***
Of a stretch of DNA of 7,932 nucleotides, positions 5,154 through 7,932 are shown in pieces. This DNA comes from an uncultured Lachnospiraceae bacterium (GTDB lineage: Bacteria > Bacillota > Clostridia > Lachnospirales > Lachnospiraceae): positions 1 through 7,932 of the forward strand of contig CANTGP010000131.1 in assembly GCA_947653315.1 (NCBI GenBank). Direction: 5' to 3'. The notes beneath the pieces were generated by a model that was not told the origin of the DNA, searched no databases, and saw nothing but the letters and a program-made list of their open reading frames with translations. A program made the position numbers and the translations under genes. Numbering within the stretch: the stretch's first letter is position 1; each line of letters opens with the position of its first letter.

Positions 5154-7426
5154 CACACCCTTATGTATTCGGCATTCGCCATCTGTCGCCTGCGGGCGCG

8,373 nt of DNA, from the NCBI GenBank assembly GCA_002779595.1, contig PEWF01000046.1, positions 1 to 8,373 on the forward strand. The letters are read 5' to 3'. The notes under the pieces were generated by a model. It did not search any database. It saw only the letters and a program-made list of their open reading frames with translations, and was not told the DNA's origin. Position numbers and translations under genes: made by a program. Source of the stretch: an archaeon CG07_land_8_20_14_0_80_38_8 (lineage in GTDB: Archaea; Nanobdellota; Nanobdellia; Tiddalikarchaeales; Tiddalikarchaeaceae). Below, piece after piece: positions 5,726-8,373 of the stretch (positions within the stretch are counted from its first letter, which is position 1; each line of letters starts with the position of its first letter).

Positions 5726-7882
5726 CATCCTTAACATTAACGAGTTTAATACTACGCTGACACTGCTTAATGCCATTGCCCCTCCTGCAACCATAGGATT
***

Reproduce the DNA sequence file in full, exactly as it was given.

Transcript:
Of a stretch of DNA of 7,932 nucleotides, positions 5,154 through 7,932 are shown in pieces. This DNA comes from an uncultured Lachnospiraceae bacterium (GTDB lineage: Bacteria > Bacillota > Clostridia > Lachnospirales > Lachnospiraceae): positions 1 through 7,932 of the forward strand of contig CANTGP010000131.1 in assembly GCA_947653315.1 (NCBI GenBank). Direction: 5' to 3'. The notes beneath the pieces were generated by a model that was not told the origin of the DNA, searched no databases, and saw nothing but the letters and a program-made list of their open reading frames with translations. A program made the position numbers and the translations under genes. Numbering within the stretch: the stretch's first letter is position 1; each line of letters opens with the position of its first letter.

Positions 5154-7426
5154 CACACCCTTATGTATTCGGCATTCGCCATCTGTCGCCTGCGGGCGCG

8,373 nt of DNA, from the NCBI GenBank assembly GCA_002779595.1, contig PEWF01000046.1, positions 1 to 8,373 on the forward strand. The letters are read 5' to 3'. The notes under the pieces were generated by a model. It did not search any database. It saw only the letters and a program-made list of their open reading frames with translations, and was not told the DNA's origin. Position numbers and translations under genes: made by a program. Source of the stretch: an archaeon CG07_land_8_20_14_0_80_38_8 (lineage in GTDB: Archaea; Nanobdellota; Nanobdellia; Tiddalikarchaeales; Tiddalikarchaeaceae). Below, piece after piece: positions 5,726-8,373 of the stretch (positions within the stretch are counted from its first letter, which is position 1; each line of letters starts with the position of its first letter).

Positions 5726-7882
5726 CATCCTTAACATTAACGAGTTTAATACTACGCTGACACTGCTTAATGCCATTGCCCCTCCTGCAACCATAGGATT